wildlife and pocket pets
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Life expectancy of a guinea pig
housing applied to all pocket pets?
- prefur large aquarium type tank tight fitting lids
- escape easily
- keep cage away from drafts
- need soft burrowing type material moss or shredded chopped straw
- branches with bark for gnawing
- never allow cage to get damp
some general information on handling
- always hold pets facing the handler so leaping always results in atatchment to clothing
- a face cloth a hang towel for restraint and one hand body restraint
- nail trims are very inportant in captivity
general information to be applied to feeding:
- fresh fruit and hay daily
- green stuffs, lettuce, kale
- items to chew
gerbils life expectancy
hamsters life expectancy
rats life expectancy
mice life expectancy
what four questions should you ask yourself about personal safety when attempting to capture wildlife
- how long have you watched it?
- does the animal appear injured (blood, dragging leg or wing)
- is it a dangerous location? (driveway or roadway)
- is there a dead adult or sibling nearby?
how do you treat a bat in a home?
make a bat house on the side of the house so the bat has a safe place that will not do damage to the original structure
how to stop birds from roosting in homes or bad places?
- exclude from area with netting
- remove all flat surfaces
- install wire laid in paralell rows on any roosting surface
- use noise repellents
bury wire to prevent burrowing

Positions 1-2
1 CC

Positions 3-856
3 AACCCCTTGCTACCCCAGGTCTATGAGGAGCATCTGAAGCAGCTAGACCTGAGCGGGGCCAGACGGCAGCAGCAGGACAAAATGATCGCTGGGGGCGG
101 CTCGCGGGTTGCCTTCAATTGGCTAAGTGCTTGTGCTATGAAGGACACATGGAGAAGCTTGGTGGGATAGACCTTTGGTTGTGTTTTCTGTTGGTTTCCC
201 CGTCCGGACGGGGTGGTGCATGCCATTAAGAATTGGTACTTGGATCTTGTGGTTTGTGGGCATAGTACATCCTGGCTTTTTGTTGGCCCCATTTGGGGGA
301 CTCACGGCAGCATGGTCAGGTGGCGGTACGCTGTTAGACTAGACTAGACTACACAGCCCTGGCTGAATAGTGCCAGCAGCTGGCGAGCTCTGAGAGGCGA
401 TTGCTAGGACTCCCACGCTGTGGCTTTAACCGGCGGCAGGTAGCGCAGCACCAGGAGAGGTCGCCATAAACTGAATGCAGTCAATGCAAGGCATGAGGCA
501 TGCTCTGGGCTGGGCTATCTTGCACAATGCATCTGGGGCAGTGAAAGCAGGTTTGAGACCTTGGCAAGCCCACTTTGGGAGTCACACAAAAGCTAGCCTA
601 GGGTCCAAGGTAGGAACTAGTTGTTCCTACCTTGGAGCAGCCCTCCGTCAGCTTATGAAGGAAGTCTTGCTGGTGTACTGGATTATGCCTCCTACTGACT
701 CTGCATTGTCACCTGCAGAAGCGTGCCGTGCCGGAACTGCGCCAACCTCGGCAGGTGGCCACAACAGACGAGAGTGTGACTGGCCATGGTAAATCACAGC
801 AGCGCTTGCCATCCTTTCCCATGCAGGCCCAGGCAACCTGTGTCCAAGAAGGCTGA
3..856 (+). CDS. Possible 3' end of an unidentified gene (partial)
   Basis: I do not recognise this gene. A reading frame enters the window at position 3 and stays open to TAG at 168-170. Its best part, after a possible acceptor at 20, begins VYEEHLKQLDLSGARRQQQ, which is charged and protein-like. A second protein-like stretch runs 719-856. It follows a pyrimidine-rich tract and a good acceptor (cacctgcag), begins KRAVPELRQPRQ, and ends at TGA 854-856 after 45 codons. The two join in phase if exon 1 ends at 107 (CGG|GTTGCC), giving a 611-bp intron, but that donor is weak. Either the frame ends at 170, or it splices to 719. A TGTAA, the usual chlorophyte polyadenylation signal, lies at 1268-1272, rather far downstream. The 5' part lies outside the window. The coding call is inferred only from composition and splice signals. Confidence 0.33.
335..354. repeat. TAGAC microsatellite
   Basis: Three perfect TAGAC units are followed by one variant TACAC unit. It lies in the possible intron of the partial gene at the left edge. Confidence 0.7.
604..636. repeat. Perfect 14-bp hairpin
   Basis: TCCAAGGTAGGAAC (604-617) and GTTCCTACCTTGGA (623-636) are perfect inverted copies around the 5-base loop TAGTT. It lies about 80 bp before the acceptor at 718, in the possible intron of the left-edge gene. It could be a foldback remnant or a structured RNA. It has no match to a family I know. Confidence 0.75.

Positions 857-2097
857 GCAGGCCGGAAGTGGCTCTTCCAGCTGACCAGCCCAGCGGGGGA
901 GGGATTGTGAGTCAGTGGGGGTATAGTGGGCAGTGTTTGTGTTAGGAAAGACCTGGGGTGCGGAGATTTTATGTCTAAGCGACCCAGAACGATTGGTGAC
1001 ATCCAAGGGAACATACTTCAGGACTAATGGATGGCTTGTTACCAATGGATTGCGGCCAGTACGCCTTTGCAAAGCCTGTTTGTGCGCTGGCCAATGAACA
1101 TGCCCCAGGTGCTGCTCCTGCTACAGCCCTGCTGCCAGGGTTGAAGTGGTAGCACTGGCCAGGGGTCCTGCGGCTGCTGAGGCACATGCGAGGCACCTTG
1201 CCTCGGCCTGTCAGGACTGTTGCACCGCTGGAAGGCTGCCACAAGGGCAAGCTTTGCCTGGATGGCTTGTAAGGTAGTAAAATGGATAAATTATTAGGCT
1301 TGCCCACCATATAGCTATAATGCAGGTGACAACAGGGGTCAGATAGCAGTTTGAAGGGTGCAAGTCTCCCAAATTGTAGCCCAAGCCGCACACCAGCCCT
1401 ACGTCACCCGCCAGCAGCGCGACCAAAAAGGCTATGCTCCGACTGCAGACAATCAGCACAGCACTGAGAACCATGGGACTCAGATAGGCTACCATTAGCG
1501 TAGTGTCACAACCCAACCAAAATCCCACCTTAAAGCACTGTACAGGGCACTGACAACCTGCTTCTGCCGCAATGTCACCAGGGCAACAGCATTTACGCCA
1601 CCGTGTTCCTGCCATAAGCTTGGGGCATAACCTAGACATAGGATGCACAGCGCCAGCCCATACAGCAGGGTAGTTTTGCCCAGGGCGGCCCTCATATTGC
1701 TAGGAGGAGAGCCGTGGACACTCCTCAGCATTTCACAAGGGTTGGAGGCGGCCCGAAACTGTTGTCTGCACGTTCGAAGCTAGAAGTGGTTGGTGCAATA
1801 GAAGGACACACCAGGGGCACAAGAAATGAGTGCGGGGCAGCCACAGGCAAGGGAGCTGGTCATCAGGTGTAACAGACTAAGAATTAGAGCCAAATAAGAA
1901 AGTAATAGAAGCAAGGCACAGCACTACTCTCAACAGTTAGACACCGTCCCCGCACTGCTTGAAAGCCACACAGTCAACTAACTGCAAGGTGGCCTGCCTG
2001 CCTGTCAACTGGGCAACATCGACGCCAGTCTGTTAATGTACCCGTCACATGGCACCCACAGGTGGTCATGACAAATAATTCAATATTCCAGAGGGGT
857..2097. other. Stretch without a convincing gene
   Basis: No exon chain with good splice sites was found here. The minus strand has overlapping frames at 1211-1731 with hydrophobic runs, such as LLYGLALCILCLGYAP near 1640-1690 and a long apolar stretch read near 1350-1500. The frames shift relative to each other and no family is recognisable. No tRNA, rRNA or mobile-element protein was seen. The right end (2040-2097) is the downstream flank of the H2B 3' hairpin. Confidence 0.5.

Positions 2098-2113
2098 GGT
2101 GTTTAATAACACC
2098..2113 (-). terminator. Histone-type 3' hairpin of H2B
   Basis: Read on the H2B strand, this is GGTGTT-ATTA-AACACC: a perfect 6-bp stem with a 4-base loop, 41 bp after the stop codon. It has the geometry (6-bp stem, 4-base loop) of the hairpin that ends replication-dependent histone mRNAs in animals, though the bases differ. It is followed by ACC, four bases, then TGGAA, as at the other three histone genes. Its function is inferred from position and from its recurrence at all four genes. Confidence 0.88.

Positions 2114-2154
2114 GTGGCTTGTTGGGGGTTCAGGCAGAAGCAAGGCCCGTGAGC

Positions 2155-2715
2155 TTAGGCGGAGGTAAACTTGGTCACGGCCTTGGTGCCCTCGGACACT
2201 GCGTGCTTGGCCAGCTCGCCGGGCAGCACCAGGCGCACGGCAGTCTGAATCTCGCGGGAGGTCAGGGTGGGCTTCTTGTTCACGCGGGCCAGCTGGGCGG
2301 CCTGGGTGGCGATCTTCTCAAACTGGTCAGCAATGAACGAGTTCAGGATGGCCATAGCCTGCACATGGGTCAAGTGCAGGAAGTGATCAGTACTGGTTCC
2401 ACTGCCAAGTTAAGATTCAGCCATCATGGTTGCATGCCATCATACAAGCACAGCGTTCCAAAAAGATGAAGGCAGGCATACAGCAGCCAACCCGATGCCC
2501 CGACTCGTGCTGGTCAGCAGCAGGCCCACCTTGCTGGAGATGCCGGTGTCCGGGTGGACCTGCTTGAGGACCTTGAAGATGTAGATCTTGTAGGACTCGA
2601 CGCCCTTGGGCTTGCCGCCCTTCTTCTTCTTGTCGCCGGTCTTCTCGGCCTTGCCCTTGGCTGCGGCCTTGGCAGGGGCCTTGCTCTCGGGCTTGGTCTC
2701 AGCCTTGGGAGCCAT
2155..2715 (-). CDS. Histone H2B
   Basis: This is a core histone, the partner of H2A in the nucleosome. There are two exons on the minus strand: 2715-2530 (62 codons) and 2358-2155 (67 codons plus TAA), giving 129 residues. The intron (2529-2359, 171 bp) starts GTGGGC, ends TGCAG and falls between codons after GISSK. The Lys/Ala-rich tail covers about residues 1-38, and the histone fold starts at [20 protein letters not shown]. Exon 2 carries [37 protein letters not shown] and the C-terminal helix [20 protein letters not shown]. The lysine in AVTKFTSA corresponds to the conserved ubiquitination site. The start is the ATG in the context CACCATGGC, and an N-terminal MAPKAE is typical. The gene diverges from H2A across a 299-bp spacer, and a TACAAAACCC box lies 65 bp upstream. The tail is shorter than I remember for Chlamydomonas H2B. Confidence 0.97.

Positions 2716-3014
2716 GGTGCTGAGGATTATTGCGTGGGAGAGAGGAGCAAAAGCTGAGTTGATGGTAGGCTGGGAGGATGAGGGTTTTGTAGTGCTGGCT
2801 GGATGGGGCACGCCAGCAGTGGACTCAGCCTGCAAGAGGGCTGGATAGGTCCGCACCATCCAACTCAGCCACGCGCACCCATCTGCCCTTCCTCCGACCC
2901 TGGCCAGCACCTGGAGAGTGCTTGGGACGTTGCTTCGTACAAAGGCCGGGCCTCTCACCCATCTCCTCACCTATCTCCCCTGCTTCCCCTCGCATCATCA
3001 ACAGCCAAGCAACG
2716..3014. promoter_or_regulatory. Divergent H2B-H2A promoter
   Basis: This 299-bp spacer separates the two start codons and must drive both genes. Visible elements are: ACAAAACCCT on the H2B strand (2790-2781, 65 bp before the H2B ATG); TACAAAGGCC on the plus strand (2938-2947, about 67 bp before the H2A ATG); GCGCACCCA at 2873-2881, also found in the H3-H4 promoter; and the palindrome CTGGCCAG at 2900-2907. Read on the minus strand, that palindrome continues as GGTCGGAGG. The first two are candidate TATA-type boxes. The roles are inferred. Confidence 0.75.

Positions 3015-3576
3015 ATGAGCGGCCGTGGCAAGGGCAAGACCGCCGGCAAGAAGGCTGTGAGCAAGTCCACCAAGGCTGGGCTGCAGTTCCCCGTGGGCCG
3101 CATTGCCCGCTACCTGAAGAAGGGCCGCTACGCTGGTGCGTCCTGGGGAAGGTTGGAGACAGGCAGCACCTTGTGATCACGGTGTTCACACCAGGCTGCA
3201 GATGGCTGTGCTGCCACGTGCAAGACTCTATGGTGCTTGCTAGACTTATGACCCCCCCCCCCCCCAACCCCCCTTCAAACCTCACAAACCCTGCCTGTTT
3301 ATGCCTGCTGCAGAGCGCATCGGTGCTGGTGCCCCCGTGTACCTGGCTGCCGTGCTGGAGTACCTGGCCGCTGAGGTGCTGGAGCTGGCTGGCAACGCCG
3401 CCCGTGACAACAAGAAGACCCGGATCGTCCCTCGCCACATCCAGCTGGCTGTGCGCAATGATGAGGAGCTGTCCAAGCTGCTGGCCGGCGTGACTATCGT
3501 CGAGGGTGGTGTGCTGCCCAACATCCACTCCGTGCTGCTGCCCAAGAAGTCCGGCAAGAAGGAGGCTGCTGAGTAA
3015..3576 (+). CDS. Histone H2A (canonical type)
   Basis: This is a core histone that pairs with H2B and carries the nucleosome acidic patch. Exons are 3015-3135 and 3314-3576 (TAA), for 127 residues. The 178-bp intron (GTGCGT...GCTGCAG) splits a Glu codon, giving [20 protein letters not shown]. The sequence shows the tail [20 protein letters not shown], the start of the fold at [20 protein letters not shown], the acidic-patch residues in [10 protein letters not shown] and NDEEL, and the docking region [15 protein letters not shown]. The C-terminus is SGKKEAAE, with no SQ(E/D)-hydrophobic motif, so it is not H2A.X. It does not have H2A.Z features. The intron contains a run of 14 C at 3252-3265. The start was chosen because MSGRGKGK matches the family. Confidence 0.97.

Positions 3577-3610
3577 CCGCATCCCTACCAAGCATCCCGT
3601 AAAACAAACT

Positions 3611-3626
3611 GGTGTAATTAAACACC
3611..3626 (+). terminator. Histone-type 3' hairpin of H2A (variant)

why do we need to prevent contact?
inportant to health and wellness of both the animal and us. for the animal there is concern of habitation and for us there are many diseases that are carried by wildlife
of animals see humans too often they become used to them and no longer follow the normal instincts of being afraid. this is adaptive behaiviour and can occur in animal
what are the most dangerous and common diseases to be caught from wildlife?
- racoon roundworm
how to stop coyotes
- penning or confinement of lifestock
- electric fences
- dispose of trash
how to stop deer
deter house mice
- maintaining holes and exterior walls
- remove food sources
control insect populations in lawns
deter prairie dogs
crop rotation and alternate planting
protecting flowers and vegtables: fence the area
exclusion is only permanent solution for racoons
remove attractions such as a garbage and pet food and available crawl places
what are 4 DO's of transporting?
DO-place the animal in a secure cardboard box with small holes in the sides be big enough to turn around in and have a blanket in the bottom
DO-keep box in warm place
DO-if the animal is injured cold or featherless/hairless put a heating pad on low under half the box
DO-try to get an animal help as soon as possible
What are the 4 DONTS of transporting?
DONT- keep looking at the animal and handling it
DONT-put green grass under the animal, it takes the heat out of them and is toxic to rabbits
DONT- dont give any animal anything to eat or drink
DONT-dont handle raccoons, skunks, fox or bats!
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